Kill with skill
Bulletstorm is to modern military first-person shooters what Red Alert is to World War II-strategy games. It feels as much like a parody of the super serious, military-jargon spouting games that rule the genre these days as it feels like a throwback to a time when 'fragging' was accepted parlance. It's ridiculous in almost every way, but with a wink and a knowing nod. It has a certain charm almost entirely missing from today's self-serious shooters, which is most welcome.
Kill with skill, agent!
The core tenet of Bulletstorm's gameplay is 'kill with skill'. The game scores you on every enemy you kill, and the more creatively you compose your symphony of death, the more points flash on the screen and the more the pleasure centers of your brain respond in kind. Just getting an old-fashioned headshot is nice, but it's worth a measly 25 points. Kicking a guy with your boot, suspending him slow-motion in mid-air, using the four-barreled shotgun (the fantastically named Boneduster) to blast him into electrified cabling, thus frying him to death, is worth considerably more. Paying attention to your surroundings is key to getting the most points, and thus the most fun, out of Bulletstorm.
As such, the game challenges you to make it more fun for yourself. At a certain point I found myself with a surplus of skill points, more than I could ever spend at the drop pods that let you buy ammo and upgrade your weapons, but it's simply so much more fun to use the environment and your unique skills to set up elaborate chain combos of destruction. Between the futuristic space-leash, which lets you lasso enemies to you, the mighty boot and the game's outlandish arsenal of weapons and environmental hazards, you'll keep discovering new ways to knock off the opposition throughout the game.
The variety in gameplay options keeps the game interesting, along with the beautiful vistas of the alien planet Bulletstorm takes place on. As Grayson Hunt, you've crash-landed on this planet in an attempt to bring down the flagship of the cartoonishly evil General Serrano. Hunt and his squad, Dead Echo, used to work for Serrano, but after they found out they were being manipulated by the good general they decided to go rogue and bring him to justice. The beats of the story are entirely cliché and the game embraces this wholeheartedly. Hunt is a brash leader whose solution to most problems involves blowing stuff up while swearing a lot; Ishi is a cold man driven only by logic and the circuits wired into his brain; Trish is the bad-ass chick that doesn't take any shit. If you've seen some of the (god-awful) ads for this game, you know what to expect: ridiculous dialogue and made-up swear words. The pleasant surprise is that it's not half as grating as those ads suggest, and is actually legitimately funny in spots. What little story there is works, and can be strangely involving, because it never attempts to make you believe these are real people rather than caricatures.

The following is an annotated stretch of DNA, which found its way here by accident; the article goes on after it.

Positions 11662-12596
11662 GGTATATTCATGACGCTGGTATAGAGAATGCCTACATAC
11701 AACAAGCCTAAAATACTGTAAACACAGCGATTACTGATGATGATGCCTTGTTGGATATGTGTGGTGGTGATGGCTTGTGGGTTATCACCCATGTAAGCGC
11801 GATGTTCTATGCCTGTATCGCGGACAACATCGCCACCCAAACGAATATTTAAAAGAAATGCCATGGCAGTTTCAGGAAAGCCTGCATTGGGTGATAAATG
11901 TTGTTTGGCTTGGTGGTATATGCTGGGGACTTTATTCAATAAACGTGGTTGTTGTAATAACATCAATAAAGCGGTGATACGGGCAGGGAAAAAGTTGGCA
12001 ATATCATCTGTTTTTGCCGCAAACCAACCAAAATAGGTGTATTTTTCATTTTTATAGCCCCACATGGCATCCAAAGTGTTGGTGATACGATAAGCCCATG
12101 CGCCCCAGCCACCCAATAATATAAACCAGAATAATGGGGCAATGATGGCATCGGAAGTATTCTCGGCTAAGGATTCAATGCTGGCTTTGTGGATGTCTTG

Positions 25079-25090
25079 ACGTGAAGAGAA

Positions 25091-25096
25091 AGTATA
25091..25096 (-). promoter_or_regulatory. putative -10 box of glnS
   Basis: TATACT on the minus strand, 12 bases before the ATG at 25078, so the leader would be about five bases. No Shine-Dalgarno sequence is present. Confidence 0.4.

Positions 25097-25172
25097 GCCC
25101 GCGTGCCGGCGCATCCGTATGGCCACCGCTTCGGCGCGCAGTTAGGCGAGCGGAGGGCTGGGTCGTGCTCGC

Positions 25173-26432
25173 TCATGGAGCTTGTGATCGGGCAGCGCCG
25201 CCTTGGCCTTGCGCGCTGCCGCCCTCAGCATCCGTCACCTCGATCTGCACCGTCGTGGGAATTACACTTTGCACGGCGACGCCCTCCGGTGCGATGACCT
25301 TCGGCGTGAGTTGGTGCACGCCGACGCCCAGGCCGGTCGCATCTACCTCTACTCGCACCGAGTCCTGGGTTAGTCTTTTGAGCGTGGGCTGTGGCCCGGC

People Can Fly, the developer of Bulletstorm, has made excellent use of the Unreal Engine, no doubt in part because they are owned by Epic Games. Unlike most UE games, Bulletstorm has a bright and vibrant color palette which it puts to great use in the game's stunning backdrops. Bulletstorm's world has a lot of elements from our own, but feels just alien enough to make it stand out. The character models display the engine's signature chunkyness, but the vistas are truly sights to behold. The game looks simply stunning, especially on a high-end PC. On medium settings it's still no slouch and will hold its own against the console versions. It's the first game to come along that really makes me wish I had a better PC.
Bulletstorm's campaign is punctuated by rapidly changing scenery, big environmental set-pieces and the occasional boss battle. There are very few lulls in the action, save for the game's somewhat slow start. The pacing is incredibly tight and no section outstays its welcome. The only downside is that it's a bit short - it can easily be finished in around six hours, which seems to be the de facto norm for shooters these days.
Rounding out the package is a high-score based challenge mode called Echoes, which sees you playing through chunks of the campaign as quickly and stylishly as possible to gain a high score on the leaderboards and a ranking between one and three stars. The skillshots-system really comes into its own here, as the first skillshot of each type you make will earn you bonus points in every round, so it behooves you to switch it up as much as possible.
While there is no competitive multiplayer mode, there is a wave-based cooperative mode, Anarchy. Up to four players are dumped in a small arena with a set number of enemies per wave, and in order to move on, a score threshold needs to be passed by the team. This mode encourages teamwork and communication above all else, as the goals quickly become too high to accomplish by simply running around and doing whatever you please. As such, it is best played with friends. The network code seems ill-equipped to handle the frantic action with a tiny bit of lag, causing leashed or kicked objects to stutter around all over the place.
Bulletstorm is a shotgun blast of fresh air to the face in today's landscape of self-serious first-person shooters. The beautifully imaginative and colorful backdrops provide a welcome change from war-torn countries ripped from the headlines. The pacing of the campaign and the variety of ways to kill keep it fun until the end, which came sooner than I would have liked. This, along with the limited multiplayer, is the only real strike against the game, which I otherwise heartily reccommend to anyone who doesn't mind a few dick-tits.